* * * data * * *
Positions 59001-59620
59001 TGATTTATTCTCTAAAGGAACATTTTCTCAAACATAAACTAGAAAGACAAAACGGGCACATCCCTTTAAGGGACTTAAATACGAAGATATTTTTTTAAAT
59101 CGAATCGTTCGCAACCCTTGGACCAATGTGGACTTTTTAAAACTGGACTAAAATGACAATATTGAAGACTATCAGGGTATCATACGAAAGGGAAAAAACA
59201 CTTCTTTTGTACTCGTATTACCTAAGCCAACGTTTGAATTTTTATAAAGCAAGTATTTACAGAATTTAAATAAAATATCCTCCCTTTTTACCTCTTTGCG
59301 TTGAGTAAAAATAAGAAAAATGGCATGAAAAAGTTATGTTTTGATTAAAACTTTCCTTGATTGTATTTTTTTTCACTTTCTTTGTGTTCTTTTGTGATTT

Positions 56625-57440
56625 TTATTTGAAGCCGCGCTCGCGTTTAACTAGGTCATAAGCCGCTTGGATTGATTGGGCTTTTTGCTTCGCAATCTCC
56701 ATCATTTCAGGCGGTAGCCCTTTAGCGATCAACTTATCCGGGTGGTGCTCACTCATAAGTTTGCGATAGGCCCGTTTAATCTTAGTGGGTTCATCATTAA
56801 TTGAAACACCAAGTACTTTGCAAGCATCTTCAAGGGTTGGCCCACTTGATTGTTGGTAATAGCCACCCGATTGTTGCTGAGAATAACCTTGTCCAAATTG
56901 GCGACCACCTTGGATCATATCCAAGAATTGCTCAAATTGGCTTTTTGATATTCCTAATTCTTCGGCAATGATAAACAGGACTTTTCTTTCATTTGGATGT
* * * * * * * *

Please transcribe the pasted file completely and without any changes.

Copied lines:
Positions 59001-59620
59001 TGATTTATTCTCTAAAGGAACATTTTCTCAAACATAAACTAGAAAGACAAAACGGGCACATCCCTTTAAGGGACTTAAATACGAAGATATTTTTTTAAAT
59101 CGAATCGTTCGCAACCCTTGGACCAATGTGGACTTTTTAAAACTGGACTAAAATGACAATATTGAAGACTATCAGGGTATCATACGAAAGGGAAAAAACA
59201 CTTCTTTTGTACTCGTATTACCTAAGCCAACGTTTGAATTTTTATAAAGCAAGTATTTACAGAATTTAAATAAAATATCCTCCCTTTTTACCTCTTTGCG
59301 TTGAGTAAAAATAAGAAAAATGGCATGAAAAAGTTATGTTTTGATTAAAACTTTCCTTGATTGTATTTTTTTTCACTTTCTTTGTGTTCTTTTGTGATTT

Positions 56625-57440
56625 TTATTTGAAGCCGCGCTCGCGTTTAACTAGGTCATAAGCCGCTTGGATTGATTGGGCTTTTTGCTTCGCAATCTCC
56701 ATCATTTCAGGCGGTAGCCCTTTAGCGATCAACTTATCCGGGTGGTGCTCACTCATAAGTTTGCGATAGGCCCGTTTAATCTTAGTGGGTTCATCATTAA
56801 TTGAAACACCAAGTACTTTGCAAGCATCTTCAAGGGTTGGCCCACTTGATTGTTGGTAATAGCCACCCGATTGTTGCTGAGAATAACCTTGTCCAAATTG
56901 GCGACCACCTTGGATCATATCCAAGAATTGCTCAAATTGGCTTTTTGATATTCCTAATTCTTCGGCAATGATAAACAGGACTTTTCTTTCATTTGGATGT